Celebrating the Webby – Lifetime Achievement award to the creators of GIF’s, political gifs, the broken attitude of the law towards censorship of the Indian Web and the systemic lack of clarity in the Indian media.
What’s really going to happen if India falls for Nawaz Sharif again?
How I felt when I first heard former BCCI chief Jaywant Lele’s argument that we should legalize betting to end the cricketer-bookie nexus.
Why the Chinese are still laughing (at us).
Any bloggers first response to being served with a defamation response letter.
Recently SpicyIP were threatened to be sued by a law firm representing Times of India for an innocuous article commenting on the 19 year old trademark fight between Times of India and Financial Times over trademarks “FT” and Financial Times. We’d expect better from the defenders of “free speech”.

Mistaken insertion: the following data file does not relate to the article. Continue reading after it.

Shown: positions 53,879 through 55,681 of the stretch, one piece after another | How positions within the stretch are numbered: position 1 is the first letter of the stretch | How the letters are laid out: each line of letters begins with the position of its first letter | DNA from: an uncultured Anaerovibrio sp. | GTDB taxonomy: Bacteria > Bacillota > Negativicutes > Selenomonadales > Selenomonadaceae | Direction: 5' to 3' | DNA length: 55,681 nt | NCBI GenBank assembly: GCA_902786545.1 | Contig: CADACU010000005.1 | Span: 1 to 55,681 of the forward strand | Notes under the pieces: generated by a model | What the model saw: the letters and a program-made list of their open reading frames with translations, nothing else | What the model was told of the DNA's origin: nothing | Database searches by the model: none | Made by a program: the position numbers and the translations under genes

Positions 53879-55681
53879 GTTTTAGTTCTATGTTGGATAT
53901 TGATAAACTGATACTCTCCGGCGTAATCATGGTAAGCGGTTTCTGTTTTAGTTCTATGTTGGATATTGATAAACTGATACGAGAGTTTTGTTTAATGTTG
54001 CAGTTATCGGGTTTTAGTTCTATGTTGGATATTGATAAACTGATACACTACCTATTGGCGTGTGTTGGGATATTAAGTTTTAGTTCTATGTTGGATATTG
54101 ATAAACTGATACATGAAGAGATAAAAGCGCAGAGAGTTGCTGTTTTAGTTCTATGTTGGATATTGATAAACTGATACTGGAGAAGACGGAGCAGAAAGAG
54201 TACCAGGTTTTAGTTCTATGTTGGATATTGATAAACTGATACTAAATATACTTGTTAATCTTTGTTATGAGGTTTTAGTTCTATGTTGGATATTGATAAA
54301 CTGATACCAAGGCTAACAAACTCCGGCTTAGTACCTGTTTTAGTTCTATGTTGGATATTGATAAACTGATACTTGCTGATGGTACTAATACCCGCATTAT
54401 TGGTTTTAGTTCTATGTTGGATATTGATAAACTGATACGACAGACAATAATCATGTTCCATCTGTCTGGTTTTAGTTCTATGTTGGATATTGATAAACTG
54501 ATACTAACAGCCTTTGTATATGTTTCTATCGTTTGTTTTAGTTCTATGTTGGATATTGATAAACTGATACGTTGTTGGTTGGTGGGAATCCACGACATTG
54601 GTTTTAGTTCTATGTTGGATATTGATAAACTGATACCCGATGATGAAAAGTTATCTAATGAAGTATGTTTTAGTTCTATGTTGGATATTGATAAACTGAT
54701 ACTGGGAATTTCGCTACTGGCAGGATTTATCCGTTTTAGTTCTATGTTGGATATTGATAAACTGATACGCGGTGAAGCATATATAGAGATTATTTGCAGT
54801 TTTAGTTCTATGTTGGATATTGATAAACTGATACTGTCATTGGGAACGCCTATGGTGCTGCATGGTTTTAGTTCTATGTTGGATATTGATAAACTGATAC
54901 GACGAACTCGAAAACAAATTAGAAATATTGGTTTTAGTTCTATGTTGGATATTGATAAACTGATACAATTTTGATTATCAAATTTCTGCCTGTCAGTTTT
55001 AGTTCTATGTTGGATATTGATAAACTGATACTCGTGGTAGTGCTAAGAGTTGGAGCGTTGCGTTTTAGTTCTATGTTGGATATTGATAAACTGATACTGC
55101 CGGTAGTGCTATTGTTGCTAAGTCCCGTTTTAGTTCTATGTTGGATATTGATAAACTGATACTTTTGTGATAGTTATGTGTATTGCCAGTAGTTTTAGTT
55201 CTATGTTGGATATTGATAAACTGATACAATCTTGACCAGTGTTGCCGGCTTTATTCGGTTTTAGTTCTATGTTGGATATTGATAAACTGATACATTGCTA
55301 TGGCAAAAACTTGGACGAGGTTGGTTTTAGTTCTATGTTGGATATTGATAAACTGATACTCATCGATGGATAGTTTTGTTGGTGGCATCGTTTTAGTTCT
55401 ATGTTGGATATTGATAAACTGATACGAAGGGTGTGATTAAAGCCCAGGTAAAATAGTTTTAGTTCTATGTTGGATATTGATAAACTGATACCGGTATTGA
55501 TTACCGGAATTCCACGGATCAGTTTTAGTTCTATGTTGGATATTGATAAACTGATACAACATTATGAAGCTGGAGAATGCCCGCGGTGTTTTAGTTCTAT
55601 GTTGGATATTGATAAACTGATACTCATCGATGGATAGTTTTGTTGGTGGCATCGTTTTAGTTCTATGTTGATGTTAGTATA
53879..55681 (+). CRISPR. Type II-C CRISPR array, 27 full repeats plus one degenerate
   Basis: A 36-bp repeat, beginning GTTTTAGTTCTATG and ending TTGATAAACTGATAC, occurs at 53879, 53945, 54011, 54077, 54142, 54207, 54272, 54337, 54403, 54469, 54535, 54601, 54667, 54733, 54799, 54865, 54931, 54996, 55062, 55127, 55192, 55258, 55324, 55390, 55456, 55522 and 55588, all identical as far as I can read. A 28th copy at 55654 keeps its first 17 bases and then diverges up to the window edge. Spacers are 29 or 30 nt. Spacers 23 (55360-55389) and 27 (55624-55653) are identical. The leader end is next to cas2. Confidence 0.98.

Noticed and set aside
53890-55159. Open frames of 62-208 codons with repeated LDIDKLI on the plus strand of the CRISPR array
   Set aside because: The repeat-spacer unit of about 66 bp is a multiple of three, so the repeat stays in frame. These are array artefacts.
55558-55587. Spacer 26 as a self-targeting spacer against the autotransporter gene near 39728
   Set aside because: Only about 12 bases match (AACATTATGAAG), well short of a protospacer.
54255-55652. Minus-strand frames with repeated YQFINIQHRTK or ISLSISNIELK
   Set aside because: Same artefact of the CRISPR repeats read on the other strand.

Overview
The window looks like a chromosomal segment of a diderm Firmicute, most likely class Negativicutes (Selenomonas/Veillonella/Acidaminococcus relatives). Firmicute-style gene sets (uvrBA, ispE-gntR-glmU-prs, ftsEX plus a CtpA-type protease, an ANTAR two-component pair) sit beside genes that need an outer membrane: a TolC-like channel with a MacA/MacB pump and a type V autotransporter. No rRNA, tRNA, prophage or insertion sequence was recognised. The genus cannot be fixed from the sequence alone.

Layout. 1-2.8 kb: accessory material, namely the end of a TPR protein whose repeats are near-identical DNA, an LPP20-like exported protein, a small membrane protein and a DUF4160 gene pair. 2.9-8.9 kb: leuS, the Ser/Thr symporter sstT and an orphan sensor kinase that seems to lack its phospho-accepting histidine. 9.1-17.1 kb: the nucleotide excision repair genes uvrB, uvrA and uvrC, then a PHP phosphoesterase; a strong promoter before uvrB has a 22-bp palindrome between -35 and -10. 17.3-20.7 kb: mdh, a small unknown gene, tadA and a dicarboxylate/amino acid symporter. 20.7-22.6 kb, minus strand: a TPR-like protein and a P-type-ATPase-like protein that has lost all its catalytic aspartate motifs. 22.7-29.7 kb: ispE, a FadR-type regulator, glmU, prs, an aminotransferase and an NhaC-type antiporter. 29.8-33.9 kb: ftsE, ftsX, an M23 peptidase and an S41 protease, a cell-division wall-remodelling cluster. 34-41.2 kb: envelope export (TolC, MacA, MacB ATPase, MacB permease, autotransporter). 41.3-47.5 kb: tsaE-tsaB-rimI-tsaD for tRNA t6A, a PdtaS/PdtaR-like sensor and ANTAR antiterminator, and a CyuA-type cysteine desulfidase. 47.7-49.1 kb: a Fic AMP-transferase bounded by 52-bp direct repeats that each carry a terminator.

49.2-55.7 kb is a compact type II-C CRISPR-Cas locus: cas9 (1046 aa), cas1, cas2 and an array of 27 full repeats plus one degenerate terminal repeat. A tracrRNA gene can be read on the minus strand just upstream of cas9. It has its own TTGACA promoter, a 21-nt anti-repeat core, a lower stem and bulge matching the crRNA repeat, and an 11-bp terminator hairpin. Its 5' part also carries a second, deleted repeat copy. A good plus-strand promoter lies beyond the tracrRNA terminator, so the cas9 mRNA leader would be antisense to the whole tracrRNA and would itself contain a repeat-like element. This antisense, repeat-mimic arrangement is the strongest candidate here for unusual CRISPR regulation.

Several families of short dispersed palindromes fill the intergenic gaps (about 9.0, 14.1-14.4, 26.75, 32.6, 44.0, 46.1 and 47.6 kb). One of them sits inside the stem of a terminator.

Public response to Sahara groups decision to end it’s Pune Warriors franchise participation in Indian Premier League.
iGate Board of Directors meeting with sacked CEO, Phaneesh Murthy …
Thank you to political gifs for putting these hilarious gifs together.
The current generation above 60 years of age have plenty of reason to feel betrayed and let down. Having brought up their kids into a new India where jobs pay better, opportunities are so much more – the parents are now left to fend off a significant jump in the cost of living, healthcare and isolation. Social structures are constantly changing, change that has brought both difficulty and an opportunity.